Ground nesting bee on ground

Research update: Ground-nesting and orchid pollinators

The UF/IFAS Honey Bee Lab has collaborated on research that led to two 2019 publications on wild pollinators. Below are summaries of the research as well as links to the full publications.

Native orchid pollination

This research was conducted through the collaborative efforts of UF/IFAS (Entomology and Nematology Department, Environmental Horticulture Department, and Florida Museum of Natural History) and the Agricultural Research Service of the USDA.

Key findings: 

Encyclia tampensis

Encyclia tampensis image by Malcolm Manners Attribution 2.0 Generic (CC BY 2.0) available from https://www.flickr.com/photos/mmmavocado/2613491678/in/photostream/

  1. The overly-exploited butterfly orchid (Encyclia tampensis), a species native to Florida, is not able to pollinate itself, but rather relies on the movement of pollen by Hymenoptera (e.g. bees and wasps), Diptera (true flies), and Coleoptera (beetles).
  2. An endangered Florida native, the clamshell orchid (Prosthechea cochleata), readily self-pollinates, but is also pollinated by some species of Hymenoptera.

Significance: These findings provide valuable information for the conservation of these exploited/endangered Florida native orchids, and can be used in management practices aimed at re-establishing these species in the state.

For more details, read the publication here: https://doi.org/10.1653/024.102.0125

Ray, H. A., Stuhl, C. J., Kane, M. E., Ellis, J. D., Daniels, J. C., & Gillett-Kaufman, J. L. (2019). Aspects of the pollination biology of Encyclia tampensis, the commercially exploited butterfly orchid, and Prosthechea cochleata, the endangered clamshell orchid, in south Florida. Florida Entomologist, 102(1), 154-160.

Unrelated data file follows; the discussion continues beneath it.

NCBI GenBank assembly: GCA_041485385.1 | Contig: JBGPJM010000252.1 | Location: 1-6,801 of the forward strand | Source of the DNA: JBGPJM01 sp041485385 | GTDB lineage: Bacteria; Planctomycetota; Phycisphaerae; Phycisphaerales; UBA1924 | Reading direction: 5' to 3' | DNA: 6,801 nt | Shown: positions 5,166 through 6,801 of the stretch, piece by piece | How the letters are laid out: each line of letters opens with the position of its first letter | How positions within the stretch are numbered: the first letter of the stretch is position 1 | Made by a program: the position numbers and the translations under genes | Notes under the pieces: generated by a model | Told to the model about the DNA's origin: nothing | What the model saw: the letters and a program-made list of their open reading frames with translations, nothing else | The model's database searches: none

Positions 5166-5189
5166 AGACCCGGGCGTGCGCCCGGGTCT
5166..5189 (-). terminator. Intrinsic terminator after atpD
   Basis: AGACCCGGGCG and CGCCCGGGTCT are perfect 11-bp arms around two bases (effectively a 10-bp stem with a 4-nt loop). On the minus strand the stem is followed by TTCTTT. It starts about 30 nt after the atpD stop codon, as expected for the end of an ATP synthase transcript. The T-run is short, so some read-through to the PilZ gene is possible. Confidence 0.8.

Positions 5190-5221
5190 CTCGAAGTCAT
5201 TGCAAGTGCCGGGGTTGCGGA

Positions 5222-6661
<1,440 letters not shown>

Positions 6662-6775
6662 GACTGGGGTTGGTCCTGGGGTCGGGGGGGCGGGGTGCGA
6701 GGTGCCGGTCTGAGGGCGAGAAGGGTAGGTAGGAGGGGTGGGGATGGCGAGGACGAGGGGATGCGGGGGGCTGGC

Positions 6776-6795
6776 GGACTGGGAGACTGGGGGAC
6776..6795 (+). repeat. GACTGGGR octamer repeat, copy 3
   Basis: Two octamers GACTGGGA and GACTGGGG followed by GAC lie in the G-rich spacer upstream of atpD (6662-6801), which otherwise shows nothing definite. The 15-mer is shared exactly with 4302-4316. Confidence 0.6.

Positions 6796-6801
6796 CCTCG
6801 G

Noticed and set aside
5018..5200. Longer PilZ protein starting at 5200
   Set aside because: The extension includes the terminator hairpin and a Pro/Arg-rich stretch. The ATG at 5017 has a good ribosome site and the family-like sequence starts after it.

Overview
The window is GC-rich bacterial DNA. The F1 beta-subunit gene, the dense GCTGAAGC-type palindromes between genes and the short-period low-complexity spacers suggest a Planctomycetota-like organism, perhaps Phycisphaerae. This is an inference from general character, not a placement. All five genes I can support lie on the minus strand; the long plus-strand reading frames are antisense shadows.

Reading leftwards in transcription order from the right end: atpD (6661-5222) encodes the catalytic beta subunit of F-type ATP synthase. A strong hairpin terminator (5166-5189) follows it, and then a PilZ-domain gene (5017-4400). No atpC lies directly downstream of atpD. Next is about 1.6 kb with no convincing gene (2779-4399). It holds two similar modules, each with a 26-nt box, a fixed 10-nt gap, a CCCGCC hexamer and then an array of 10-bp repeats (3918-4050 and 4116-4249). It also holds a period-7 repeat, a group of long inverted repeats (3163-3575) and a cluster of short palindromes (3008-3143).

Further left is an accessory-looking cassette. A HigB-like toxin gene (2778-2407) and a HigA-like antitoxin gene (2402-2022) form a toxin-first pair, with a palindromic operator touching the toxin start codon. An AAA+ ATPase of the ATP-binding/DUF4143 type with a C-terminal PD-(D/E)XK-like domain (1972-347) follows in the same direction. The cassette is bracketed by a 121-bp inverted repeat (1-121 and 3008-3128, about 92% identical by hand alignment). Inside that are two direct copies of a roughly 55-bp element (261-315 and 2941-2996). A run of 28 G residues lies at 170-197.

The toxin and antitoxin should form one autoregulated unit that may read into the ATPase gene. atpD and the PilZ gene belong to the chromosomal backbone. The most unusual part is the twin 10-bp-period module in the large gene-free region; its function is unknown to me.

Ground-nesting bees and wasps

This research was conducted through the collaborative efforts of UF/IFAS Entomology and Nematology Department and the University of California. Researchers surveyed the prevalence of ground-nesting bees and wasps 1) in wildflower plantings and fallow areas in agricultural landscapes and 2) in forest habitats of upland pine and hammock.

Emergence trap in a wildflower planting (UF/IFAS image by Josh Campbell)

Emergence trap in a wildflower planting (UF/IFAS image by Josh Campbell)

Key findings:

  1. When using emergence traps (Figure 1), ground-nesting bees and wasps were more abundant with agricultural landscapes in managed wildflower plots than in fallow field edges.
  2. Ground-nesting bees and wasps are also more abundant in upland pine habitats than in hammock habitats (possibly due to soil composition and/or food availability).

Significance: Most solitary, flower-visiting wasp species and about 70% of all bee species nest underground. Such insects provide valuable pollination services in both agricultural and natural environments. Understanding the nesting preferences of ground-nesting bees and wasps can guide management decisions related to the conservation of such species. This is especially significant since worldwide pollinator declines have been attributed, in part, to habitat loss and change.

For more details, read the publication here: https://doi.org/10.4039/tce.2019.3

Cope, G. C., Campbell, J, W., Grodsky, S. M., & Ellis, J. D. (2019). Evaluation of nest-site selection of ground-nesting bees and wasps (Hymenoptera) using emergence traps. The Canadian Entomologist, 151(2), 260-271.